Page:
Monday, April 01, 2013

the love of money IS the root of all kinds of evil...,



newscientist | ROB a bank and you risk a long stretch in jail. Run a bank whose dubious behaviour leads to global economic collapse and you risk nothing of the sort, more likely a handsome pay-off.

Illegal and dangerous mistakes associated with the financial industry have caused serious harm to US and world economies. That is beyond doubt. And the scandals keep coming – rate rigging, money laundering, mis-selling and sanctions busting. The wider backlash against the industry shows no sign of easing.

So given the scale of damage and public anger, fuelled by the industry's bonus culture, it is curious that those responsible have largely avoided punishment in the traditional judicial sense, despite the clamour for it.

That we so want those involved to get their just deserts has its roots in ancient human forms of social control, which led to our modern sense of morality.

In their rudimentary, hunter-gatherer forms, crime and punishment surely go back for tens of millennia. The case has been made that by 45,000 years ago, or possibly earlier, people were practising moralistic social control much as we do.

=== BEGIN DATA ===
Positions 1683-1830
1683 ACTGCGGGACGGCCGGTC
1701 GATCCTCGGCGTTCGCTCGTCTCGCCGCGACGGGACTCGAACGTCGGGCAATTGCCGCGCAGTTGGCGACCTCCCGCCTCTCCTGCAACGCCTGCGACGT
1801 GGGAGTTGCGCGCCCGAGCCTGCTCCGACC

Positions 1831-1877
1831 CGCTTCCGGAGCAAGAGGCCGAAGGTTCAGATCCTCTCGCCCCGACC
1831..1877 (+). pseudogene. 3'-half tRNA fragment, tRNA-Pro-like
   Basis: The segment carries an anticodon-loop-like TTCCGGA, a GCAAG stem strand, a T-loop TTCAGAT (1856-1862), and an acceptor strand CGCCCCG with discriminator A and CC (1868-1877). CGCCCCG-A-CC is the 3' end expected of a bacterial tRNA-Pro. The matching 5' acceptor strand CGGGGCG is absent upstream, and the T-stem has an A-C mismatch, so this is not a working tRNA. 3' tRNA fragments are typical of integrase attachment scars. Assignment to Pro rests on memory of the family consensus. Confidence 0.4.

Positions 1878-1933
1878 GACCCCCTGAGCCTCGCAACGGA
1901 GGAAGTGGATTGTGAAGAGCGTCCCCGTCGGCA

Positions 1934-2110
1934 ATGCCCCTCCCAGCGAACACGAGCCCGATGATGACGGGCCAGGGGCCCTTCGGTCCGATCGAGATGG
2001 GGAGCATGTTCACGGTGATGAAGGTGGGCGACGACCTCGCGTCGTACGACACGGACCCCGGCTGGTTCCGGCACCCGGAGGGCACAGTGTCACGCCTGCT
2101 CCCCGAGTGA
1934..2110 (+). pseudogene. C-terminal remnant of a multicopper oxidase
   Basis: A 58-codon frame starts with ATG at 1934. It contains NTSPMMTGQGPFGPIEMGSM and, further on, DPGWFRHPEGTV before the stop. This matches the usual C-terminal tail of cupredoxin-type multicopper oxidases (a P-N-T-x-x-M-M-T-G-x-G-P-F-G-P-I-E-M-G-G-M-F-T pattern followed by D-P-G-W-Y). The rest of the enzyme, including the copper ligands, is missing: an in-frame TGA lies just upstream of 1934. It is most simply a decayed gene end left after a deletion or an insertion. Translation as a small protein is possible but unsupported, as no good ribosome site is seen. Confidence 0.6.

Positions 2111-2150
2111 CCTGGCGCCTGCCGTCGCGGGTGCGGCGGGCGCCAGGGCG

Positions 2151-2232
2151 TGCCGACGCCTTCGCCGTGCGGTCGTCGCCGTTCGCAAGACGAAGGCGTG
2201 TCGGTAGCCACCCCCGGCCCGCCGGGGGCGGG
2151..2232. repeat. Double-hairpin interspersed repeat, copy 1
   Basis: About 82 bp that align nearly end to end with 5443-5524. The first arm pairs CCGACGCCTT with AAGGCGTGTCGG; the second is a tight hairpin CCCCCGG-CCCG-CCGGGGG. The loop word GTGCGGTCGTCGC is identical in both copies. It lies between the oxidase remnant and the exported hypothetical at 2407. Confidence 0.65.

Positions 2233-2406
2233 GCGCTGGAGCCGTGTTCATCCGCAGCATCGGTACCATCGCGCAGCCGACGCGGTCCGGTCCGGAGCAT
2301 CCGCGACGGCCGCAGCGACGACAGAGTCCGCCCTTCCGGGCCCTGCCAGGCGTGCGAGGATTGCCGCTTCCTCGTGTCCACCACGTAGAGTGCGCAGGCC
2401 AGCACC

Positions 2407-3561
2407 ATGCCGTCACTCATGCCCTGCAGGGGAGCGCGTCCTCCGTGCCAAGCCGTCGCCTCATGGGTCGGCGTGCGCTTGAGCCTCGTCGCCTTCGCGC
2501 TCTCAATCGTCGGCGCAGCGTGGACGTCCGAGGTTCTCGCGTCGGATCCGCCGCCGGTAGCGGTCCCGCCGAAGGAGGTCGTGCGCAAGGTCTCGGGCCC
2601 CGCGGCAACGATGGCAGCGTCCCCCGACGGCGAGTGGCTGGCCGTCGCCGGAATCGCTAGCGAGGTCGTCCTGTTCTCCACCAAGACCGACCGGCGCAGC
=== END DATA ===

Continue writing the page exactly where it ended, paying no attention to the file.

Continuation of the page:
Without exception, foraging groups that still exist today and best reflect this ancient way of life exert aggressive surveillance over their peers for the good of the group. Economic miscreants are mainly bullies who use threats or force to benefit themselves, along with thieves and cheats.

All are free-riders who take without giving, and all are punished by the group. This can range from mere criticism or ostracism to active shaming, ejection or even capital punishment. This moral behaviour was reinforced over the millennia that such egalitarian bands dominated human life.

Then around 12,000 years ago, larger, still-egalitarian sedentary tribes arrived with greater needs for centralised control. Eventually clusters of tribes formed authoritative chiefdoms. Next came early civilisations, with centrally prescribed and powerfully enforced moral orders. One thing tied these and modern, state-based moral systems to what came before and that was the human capacity for moral indignation. It remains strong today.

So there is an inevitable outcry when bankers seem to "get away with it", offending this instinctive moral corrective sense.

And ultimately, such public opinion should strongly influence how we police fiscal deviants – but there are complicating factors that suggest this instinct is being undermined when it comes to taming the most harmful behaviour in the banking world.

1 comments:

Anonymous said...

can you buy tramadol online legally what does tramadol 50 mg do to you - is tramadol online legal

The MSM Is Accidentally On-Purpose Throwing In The Towel On Biden

kunstler  |    “Biden’s most important achievements may be that he rescued the presidency from Trump, resumed a more traditional style of...